A baby whose life hung in the balance after being savaged in a dog attack has been reunited with the air ambulance crew that helped save his life.
Four-month old James Davidson, who suffered a punctured windpipe and extensive injuries to his head and neck after being attacked by the family terrier, was saved after a desperate race against time by the Scotland’s Charity Air Ambulance crew that flew to the scene.
James, from Glen Esk in Angus, travelled to Perth Airport along with his parents Morven and Derek Davidson to say “thank you” in an emotional reunion with his life-savers.
“We can’t thank them enough,” said the couple. “Their expertise and fast actions saved our little boy. We owe them his life.”
James was attacked by one of the family’s dogs as he lay in his pram while his mother kennelled them following a walk.
“I just looked away for a minute and when I heard him cry out I turned to see our little terrier on the pram,” said Morven.
“The dog jumped down as soon as I shouted but one look at James told me he was badly injured.”
SCAA was quickly on scene, landing right beside the family’s countryside home.
And a quick assessment of the injured infant told SCAA paramedic Darren O’Brien all he needed to know.
‘They literally make the difference between life and death and our family will be forever grateful for what they did that day.’Derek Davidson.
“Baby James suffered extensive injuries to his head and neck in the attack, including a punctured windpipe,” he explained.
“Getting him quickly to theatre was crucial and we alerted the surgical team at Aberdeen Royal Infirmary to the infant’s injuries, ensuring they were ready to act as soon as we got there.”.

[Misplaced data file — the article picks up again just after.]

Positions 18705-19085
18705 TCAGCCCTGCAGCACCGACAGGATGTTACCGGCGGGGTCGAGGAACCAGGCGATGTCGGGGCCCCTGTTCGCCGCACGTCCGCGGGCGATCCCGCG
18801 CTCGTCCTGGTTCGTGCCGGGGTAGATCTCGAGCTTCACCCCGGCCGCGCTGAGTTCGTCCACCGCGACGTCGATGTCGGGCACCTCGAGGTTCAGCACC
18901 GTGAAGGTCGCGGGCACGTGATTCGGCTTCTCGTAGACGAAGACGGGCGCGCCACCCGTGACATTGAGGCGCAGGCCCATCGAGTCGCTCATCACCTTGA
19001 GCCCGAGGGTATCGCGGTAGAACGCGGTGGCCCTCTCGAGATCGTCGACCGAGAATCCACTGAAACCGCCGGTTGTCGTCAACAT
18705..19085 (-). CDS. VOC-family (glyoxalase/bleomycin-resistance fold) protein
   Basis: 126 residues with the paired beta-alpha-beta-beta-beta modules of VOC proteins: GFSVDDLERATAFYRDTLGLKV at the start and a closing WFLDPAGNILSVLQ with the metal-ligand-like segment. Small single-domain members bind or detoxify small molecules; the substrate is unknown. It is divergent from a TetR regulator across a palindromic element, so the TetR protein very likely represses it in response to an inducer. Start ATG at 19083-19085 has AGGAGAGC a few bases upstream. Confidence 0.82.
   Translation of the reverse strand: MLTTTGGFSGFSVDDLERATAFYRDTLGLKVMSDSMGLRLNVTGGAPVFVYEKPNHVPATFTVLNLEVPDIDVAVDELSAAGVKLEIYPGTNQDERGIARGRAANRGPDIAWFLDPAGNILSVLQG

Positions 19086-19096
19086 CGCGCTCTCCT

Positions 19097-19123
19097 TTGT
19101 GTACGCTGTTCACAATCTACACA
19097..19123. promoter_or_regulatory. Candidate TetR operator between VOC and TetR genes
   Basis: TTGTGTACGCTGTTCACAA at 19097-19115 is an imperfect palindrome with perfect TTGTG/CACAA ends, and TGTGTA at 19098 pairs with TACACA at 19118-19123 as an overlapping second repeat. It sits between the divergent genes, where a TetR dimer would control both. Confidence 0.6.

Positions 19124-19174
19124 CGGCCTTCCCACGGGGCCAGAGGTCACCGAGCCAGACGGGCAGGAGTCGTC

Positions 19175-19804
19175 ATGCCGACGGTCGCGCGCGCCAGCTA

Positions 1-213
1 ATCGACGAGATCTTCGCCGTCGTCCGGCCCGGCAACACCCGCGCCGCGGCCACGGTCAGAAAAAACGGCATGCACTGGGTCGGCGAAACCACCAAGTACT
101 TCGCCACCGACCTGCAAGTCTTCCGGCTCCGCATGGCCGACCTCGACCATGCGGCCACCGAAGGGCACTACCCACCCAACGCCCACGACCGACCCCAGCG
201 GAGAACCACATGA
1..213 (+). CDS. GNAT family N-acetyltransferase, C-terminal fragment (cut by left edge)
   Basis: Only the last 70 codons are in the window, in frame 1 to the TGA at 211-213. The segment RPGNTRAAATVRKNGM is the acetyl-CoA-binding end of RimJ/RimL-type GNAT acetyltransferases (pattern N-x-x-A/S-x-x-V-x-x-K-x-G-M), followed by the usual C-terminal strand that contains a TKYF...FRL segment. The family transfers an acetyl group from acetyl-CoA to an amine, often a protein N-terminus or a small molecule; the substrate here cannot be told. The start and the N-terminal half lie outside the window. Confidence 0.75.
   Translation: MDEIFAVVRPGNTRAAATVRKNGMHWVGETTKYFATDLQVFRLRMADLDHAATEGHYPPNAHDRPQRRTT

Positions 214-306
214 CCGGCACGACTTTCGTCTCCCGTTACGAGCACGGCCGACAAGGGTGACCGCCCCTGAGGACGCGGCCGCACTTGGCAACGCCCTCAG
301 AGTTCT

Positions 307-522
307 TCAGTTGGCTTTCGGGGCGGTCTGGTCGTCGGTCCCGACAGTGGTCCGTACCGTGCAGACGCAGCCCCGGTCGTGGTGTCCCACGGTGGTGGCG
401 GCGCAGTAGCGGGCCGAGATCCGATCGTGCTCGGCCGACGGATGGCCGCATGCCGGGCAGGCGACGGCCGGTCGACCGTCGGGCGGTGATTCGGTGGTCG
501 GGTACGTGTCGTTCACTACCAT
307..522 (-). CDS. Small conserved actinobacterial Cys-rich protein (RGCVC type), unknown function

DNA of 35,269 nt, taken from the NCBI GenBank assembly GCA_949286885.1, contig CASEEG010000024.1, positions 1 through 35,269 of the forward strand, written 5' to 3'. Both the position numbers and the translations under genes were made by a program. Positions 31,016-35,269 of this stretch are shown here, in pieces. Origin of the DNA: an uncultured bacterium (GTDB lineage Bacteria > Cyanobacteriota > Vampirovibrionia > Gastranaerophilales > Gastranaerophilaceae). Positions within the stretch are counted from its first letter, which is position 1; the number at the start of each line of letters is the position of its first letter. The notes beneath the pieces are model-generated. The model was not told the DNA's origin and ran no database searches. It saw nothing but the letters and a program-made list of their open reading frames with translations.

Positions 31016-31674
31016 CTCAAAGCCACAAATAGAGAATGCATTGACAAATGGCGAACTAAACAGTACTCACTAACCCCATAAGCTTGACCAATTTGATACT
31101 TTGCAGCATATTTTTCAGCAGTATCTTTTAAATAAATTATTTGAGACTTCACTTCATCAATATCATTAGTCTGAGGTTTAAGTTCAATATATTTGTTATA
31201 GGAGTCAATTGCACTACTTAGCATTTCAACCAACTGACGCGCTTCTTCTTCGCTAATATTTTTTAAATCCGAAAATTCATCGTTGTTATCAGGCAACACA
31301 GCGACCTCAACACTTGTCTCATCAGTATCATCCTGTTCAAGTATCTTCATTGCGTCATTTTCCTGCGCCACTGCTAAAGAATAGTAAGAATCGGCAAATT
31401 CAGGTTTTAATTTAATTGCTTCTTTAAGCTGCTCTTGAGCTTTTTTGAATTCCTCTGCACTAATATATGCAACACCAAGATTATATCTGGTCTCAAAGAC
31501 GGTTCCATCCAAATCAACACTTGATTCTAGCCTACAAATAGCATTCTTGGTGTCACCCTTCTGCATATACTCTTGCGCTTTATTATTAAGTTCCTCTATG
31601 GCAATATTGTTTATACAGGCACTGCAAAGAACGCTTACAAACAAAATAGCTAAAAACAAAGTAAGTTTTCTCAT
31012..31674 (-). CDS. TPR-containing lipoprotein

That speed in airlifting James to expert surgeons proved a lifesaver, with pilot Captain Shaun Rose wasting no time in getting their valuable passenger to expert care.
“I saw the look in the paramedics’ eyes and knew we were on the clock,” said Shaun. “This little chap needed us to move fast so we did – getting him to hospital in about 15 minutes.”
“I never took my eyes off him throughout the entire flight,” said Darren. “We couldn’t let him drift off to sleep and I was monitoring him every second in case he deteriorated and we had to intervene. It really was a race against time.
“As paramedics, you try not to invest emotionally in your patients but it’s extremely difficult when a wee one’s involved,” said Darren. “And James was touch and go.
“To see him alert and healthy and happy is what makes this job worthwhile and we’re so touched that the family has come to visit. We’re really humbled and it means a huge amount to us all.
“It’s a very special day – getting a cuddle from a real wee fighter. It’s awesome.”
Following three days in the High Dependency Unit and a series of operations, James has now made a full recovery following the December 1 incident.
But the family is in no doubt that things could have proved tragically different without SCAA’s fast actions.
“This service is a lifeline to rural communities,” said Derek. “They literally make the difference between life and death and our family will be forever grateful for what they did that day.”
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